As I’ve mentioned in previous entries, Coach Snyder is a big proponent of film. I can say pretty confidently that we watched more film than any team in the league, and it helped us out to a great extent. Individually, we were all better at the end of the season. Collectively, we were better as well. Film can’t lie. It holds people accountable. People can’t make excuses when you’re watching film. It’s right there in front of you.

One of the big things we picked up on by watching film as a team was just learning the importance of trust in one another. When we saw film of teammates coming from the help side, the ball movement, making the extra pass, and what those things do for the success of your team, it showed us what can happen when you learn to trust your teammates more.

BALANCING THE LONG AND SHORT TERM

I take a lot of pride in putting as much as I have to give into the game of basketball and being out there with my teammates every night. So when I had to miss a few games at the end of the season with various parts of my body acting up, it was extremely tough for me.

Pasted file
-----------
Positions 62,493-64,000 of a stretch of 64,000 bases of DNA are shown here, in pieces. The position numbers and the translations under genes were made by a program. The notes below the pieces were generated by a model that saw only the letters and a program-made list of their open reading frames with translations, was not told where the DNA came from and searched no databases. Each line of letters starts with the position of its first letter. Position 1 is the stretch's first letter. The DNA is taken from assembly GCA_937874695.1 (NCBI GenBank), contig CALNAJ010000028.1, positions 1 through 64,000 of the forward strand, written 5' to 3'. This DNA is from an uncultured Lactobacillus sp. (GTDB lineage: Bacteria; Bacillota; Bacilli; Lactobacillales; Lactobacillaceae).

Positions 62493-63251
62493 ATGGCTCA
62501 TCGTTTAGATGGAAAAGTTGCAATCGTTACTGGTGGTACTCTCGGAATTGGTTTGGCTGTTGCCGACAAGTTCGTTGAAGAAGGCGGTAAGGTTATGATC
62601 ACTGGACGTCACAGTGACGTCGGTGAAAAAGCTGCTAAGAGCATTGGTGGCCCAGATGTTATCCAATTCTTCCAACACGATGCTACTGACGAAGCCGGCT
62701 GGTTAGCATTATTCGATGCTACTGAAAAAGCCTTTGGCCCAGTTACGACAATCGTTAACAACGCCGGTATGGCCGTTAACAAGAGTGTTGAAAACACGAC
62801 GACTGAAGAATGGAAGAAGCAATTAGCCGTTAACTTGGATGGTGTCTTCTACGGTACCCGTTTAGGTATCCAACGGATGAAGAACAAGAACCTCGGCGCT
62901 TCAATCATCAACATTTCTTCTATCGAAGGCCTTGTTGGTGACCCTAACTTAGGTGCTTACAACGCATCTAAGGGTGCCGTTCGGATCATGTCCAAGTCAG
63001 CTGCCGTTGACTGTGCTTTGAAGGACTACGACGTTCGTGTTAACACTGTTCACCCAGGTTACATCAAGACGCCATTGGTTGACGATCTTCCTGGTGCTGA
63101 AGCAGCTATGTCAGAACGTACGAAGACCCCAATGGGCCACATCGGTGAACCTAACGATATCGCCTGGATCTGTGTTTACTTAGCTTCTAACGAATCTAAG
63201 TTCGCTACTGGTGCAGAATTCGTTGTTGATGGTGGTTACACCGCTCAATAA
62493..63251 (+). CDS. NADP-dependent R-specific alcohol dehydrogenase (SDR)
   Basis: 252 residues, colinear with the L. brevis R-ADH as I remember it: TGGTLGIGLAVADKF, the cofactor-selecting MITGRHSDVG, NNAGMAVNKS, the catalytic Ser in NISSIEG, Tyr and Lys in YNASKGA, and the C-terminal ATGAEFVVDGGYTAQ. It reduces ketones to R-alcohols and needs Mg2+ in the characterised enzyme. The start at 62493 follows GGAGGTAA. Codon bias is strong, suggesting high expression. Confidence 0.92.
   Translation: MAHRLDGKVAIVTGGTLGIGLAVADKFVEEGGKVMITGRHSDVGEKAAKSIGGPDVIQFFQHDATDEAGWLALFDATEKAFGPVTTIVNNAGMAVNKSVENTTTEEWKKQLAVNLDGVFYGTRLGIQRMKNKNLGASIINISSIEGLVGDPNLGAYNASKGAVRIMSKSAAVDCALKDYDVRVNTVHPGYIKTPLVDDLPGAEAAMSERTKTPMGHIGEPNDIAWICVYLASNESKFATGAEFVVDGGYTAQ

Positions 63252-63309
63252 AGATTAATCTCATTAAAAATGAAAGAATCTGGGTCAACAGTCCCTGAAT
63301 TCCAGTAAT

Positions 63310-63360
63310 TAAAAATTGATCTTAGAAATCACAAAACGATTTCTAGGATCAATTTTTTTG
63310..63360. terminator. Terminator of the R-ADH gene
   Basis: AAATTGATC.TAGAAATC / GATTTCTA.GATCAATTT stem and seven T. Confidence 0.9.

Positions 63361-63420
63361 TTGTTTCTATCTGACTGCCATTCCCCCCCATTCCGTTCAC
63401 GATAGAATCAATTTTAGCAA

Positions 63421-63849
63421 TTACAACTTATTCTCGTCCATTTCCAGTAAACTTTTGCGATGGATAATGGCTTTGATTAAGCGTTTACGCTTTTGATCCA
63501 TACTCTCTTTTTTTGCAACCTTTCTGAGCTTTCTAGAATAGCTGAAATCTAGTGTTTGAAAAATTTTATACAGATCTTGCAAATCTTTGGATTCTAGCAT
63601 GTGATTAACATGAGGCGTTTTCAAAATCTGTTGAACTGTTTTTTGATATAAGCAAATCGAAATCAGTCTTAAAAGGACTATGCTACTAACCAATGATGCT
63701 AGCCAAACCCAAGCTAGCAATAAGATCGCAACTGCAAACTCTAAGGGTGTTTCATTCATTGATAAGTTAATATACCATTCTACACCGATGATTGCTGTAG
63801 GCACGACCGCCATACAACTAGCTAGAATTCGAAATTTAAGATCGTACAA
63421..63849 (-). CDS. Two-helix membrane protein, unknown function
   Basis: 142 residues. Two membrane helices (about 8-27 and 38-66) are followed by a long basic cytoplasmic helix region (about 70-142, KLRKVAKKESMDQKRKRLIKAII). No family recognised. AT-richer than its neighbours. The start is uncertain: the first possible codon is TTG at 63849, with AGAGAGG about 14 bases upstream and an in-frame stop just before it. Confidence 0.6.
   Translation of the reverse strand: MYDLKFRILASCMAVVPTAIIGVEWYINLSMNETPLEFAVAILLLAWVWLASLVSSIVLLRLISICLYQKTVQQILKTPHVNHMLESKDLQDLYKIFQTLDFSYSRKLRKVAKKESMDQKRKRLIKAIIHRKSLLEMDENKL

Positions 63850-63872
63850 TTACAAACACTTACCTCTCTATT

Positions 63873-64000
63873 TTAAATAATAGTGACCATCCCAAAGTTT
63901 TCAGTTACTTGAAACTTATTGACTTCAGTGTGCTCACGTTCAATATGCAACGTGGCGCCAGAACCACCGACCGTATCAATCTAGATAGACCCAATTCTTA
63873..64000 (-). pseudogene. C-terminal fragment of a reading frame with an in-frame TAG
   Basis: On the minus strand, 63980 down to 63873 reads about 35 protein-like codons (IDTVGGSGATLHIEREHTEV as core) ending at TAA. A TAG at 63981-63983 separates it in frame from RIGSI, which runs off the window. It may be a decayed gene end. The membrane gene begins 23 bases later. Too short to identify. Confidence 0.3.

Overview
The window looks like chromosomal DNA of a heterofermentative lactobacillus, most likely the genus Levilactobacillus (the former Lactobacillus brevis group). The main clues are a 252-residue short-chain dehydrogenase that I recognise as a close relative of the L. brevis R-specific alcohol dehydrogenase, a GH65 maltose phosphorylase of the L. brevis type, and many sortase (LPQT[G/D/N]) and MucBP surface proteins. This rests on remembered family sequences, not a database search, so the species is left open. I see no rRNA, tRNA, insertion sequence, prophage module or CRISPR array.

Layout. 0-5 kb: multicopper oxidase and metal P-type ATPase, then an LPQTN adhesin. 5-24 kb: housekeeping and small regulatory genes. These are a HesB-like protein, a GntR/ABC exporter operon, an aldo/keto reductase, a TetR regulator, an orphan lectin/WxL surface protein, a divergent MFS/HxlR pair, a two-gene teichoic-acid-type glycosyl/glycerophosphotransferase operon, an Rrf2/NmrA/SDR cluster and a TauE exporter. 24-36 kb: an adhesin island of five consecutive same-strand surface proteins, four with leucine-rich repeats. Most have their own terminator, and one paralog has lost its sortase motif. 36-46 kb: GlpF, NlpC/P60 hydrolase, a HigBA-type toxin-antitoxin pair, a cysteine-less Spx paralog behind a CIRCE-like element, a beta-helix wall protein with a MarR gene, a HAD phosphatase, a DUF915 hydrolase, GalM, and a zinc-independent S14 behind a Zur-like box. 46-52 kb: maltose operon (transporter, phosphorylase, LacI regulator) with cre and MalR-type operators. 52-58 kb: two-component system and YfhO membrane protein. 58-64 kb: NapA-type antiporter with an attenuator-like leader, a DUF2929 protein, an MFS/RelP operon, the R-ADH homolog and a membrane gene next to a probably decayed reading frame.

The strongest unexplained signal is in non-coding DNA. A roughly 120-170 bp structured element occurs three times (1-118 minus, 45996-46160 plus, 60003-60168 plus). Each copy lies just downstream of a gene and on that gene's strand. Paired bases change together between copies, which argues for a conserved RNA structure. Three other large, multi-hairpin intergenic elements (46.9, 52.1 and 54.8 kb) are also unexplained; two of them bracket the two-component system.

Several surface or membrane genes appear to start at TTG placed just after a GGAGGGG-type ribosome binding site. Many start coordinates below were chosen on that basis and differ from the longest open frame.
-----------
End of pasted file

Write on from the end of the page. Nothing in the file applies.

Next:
What made it so hard was that I knew if I had to play and it was a playoff game or a playoff spot was on the line, I could have played. And because I knew I could have played, I wanted to play. I don’t want to miss any games. But it’s one of those things where you have to take a look at the big picture. We knew we weren’t in the playoffs and so the front office and the coaching staff wanted me to take it easy.

They pulled me aside with a few games left in the season, and talked to me about going into the offseason as healthy as possible. They wanted me to avoid an injury that required rehab. The goal was for me to be able to go straight from the season into recovery mode for a little bit and then jump right into training. The way they handled it, coming to me and explaining their thinking, was really great. It was important to me because the last thing I wanted was for the front office, the coaches, the staff, my teammates or the fans to think I was sitting out because I didn’t want to play, or I didn’t want to work. The way it was handled, I think everyone knew that wasn’t the case with me.

So while it was definitely difficult to sit and watch, by the end, it was something that I understood, and I was happy that they were taking the smart approach with my health.